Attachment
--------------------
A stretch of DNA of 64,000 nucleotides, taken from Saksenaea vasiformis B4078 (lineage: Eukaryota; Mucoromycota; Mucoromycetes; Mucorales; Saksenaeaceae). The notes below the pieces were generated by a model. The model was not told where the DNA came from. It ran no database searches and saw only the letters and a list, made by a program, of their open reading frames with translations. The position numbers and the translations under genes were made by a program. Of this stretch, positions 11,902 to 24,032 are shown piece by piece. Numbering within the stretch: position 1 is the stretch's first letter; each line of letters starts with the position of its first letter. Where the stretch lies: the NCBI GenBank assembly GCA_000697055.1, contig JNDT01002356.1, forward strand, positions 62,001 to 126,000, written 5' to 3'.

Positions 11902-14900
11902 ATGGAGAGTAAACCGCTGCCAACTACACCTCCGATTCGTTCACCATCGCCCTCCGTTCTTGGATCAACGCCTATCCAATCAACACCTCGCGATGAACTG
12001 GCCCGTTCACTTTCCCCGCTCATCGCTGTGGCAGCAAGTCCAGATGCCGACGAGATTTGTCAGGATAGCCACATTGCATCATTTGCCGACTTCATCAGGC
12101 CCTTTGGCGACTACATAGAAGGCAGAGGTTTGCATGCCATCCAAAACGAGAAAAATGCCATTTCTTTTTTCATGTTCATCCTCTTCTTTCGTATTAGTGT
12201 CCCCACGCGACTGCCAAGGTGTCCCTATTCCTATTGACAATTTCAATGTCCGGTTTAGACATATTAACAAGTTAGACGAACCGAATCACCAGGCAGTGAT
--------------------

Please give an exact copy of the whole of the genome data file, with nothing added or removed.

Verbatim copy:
A stretch of DNA of 64,000 nucleotides, taken from Saksenaea vasiformis B4078 (lineage: Eukaryota; Mucoromycota; Mucoromycetes; Mucorales; Saksenaeaceae). The notes below the pieces were generated by a model. The model was not told where the DNA came from. It ran no database searches and saw only the letters and a list, made by a program, of their open reading frames with translations. The position numbers and the translations under genes were made by a program. Of this stretch, positions 11,902 to 24,032 are shown piece by piece. Numbering within the stretch: position 1 is the stretch's first letter; each line of letters starts with the position of its first letter. Where the stretch lies: the NCBI GenBank assembly GCA_000697055.1, contig JNDT01002356.1, forward strand, positions 62,001 to 126,000, written 5' to 3'.

Positions 11902-14900
11902 ATGGAGAGTAAACCGCTGCCAACTACACCTCCGATTCGTTCACCATCGCCCTCCGTTCTTGGATCAACGCCTATCCAATCAACACCTCGCGATGAACTG
12001 GCCCGTTCACTTTCCCCGCTCATCGCTGTGGCAGCAAGTCCAGATGCCGACGAGATTTGTCAGGATAGCCACATTGCATCATTTGCCGACTTCATCAGGC
12101 CCTTTGGCGACTACATAGAAGGCAGAGGTTTGCATGCCATCCAAAACGAGAAAAATGCCATTTCTTTTTTCATGTTCATCCTCTTCTTTCGTATTAGTGT
12201 CCCCACGCGACTGCCAAGGTGTCCCTATTCCTATTGACAATTTCAATGTCCGGTTTAGACATATTAACAAGTTAGACGAACCGAATCACCAGGCAGTGAT